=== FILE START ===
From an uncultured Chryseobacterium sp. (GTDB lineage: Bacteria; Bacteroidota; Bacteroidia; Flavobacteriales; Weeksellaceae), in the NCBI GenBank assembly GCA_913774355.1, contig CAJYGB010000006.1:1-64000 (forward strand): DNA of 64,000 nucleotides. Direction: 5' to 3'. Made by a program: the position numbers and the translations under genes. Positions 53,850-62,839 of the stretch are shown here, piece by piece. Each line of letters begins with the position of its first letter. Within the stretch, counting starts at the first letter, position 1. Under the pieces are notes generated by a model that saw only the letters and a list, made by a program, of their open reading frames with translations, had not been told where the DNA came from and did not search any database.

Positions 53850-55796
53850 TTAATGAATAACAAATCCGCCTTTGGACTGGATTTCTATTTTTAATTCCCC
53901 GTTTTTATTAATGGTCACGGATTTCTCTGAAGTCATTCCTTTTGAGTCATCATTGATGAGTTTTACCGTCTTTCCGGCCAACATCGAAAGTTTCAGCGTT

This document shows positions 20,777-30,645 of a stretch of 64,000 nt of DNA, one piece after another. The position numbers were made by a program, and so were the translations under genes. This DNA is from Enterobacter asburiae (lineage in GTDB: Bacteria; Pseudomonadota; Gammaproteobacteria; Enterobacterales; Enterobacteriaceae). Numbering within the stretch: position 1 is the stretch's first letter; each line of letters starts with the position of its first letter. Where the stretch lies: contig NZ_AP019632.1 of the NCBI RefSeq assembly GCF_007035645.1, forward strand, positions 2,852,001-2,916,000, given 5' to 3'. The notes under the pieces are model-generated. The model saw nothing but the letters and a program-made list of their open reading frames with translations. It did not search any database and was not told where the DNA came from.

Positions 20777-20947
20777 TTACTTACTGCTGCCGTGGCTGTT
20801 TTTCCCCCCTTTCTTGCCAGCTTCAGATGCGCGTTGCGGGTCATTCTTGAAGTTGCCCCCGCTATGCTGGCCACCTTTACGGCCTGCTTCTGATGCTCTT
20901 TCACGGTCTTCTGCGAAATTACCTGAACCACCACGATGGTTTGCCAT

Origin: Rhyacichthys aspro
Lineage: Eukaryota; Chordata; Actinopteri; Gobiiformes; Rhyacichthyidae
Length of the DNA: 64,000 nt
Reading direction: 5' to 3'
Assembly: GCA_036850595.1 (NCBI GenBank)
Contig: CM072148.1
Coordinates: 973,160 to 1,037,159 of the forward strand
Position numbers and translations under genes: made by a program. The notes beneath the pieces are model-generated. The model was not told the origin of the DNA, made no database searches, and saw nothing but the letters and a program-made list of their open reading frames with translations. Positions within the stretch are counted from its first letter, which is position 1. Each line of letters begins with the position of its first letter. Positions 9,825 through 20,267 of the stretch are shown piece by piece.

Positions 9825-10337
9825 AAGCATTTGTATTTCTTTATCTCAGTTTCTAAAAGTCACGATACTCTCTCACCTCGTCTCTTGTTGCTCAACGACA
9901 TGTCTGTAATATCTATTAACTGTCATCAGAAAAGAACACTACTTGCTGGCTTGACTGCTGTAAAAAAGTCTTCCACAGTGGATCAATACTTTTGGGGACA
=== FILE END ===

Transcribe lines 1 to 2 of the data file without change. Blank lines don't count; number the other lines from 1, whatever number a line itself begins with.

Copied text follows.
From an uncultured Chryseobacterium sp. (GTDB lineage: Bacteria; Bacteroidota; Bacteroidia; Flavobacteriales; Weeksellaceae), in the NCBI GenBank assembly GCA_913774355.1, contig CAJYGB010000006.1:1-64000 (forward strand): DNA of 64,000 nucleotides. Direction: 5' to 3'. Made by a program: the position numbers and the translations under genes. Positions 53,850-62,839 of the stretch are shown here, piece by piece. Each line of letters begins with the position of its first letter. Within the stretch, counting starts at the first letter, position 1. Under the pieces are notes generated by a model that saw only the letters and a list, made by a program, of their open reading frames with translations, had not been told where the DNA came from and did not search any database.

Positions 53850-55796